SALT Magazine - - Feature - Princess Ter­race Café (Copthorne King’s Ho­tel)

This pi­quant Pe­nang sig­na­ture com­prises a thick, tangy gravy mixed with mack­erel, and crowned with an as­sort­ment of gar­nish­ings.

Pe­nang Chef Lim Por Tit has been dish­ing out this spe­cial­ity at Copthorne King’s Ho­tel’s Princess Ter­race for the last nine years. His ver­sion of au­then­tic Pe­nang laksa is rather ad­dic­tive due to the spicy and sour taste of the fish broth. After be­ing cooked, the kem­bong fish’s (In­dian mack­erel) flesh is care­fully sep­a­rated from the bones, and then flaked and added to the dish later on. Ac­cord­ing to Lim, the broth is cooked for four hours be­fore be­ing set aside overnight to en­sure that max­i­mum flavour is coaxed out. The fol­low­ing day, a mix­ture of spices is added to the con­cen­trated broth and sim­mered. Other es­sen­tial in­gre­di­ents that flavour the broth in­clude tamarind (as­sam) paste and dried tamarind slices (as­sam keping), which lends ex­tra tart­ness to the broth, along with a herba­ceous mix of laksa leaves, mint leaves, and gin­ger flower.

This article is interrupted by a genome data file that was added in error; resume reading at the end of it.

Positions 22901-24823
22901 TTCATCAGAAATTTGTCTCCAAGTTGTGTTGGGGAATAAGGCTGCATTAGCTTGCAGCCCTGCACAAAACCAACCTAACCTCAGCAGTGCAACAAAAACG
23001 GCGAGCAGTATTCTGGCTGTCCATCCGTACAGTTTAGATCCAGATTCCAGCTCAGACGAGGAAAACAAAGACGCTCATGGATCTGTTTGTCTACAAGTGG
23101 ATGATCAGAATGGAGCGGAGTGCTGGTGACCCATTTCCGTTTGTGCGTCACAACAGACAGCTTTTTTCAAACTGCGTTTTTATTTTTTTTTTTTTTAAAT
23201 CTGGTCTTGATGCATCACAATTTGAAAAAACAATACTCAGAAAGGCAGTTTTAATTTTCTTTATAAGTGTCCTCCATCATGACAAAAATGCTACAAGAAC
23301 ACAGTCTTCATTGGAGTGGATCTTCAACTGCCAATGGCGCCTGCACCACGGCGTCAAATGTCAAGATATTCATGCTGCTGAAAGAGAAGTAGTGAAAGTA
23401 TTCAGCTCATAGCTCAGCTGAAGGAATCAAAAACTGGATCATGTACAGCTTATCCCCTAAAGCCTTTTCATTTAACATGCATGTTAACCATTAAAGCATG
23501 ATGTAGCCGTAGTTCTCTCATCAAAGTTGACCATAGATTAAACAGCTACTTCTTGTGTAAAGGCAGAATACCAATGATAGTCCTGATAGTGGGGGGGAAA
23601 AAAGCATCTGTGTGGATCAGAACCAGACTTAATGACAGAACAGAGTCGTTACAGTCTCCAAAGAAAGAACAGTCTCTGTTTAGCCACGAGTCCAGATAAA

Be­fore serv­ing, the chef tops the thick noo­dles im­ported from Pe­nang with pineap­ple cubes, cu­cum­ber slices, red onion, mint leaf, laksa leaf, red chilli, and sliv­ers of fish meat, plus dash of hae ko (fer­mented prawn paste).

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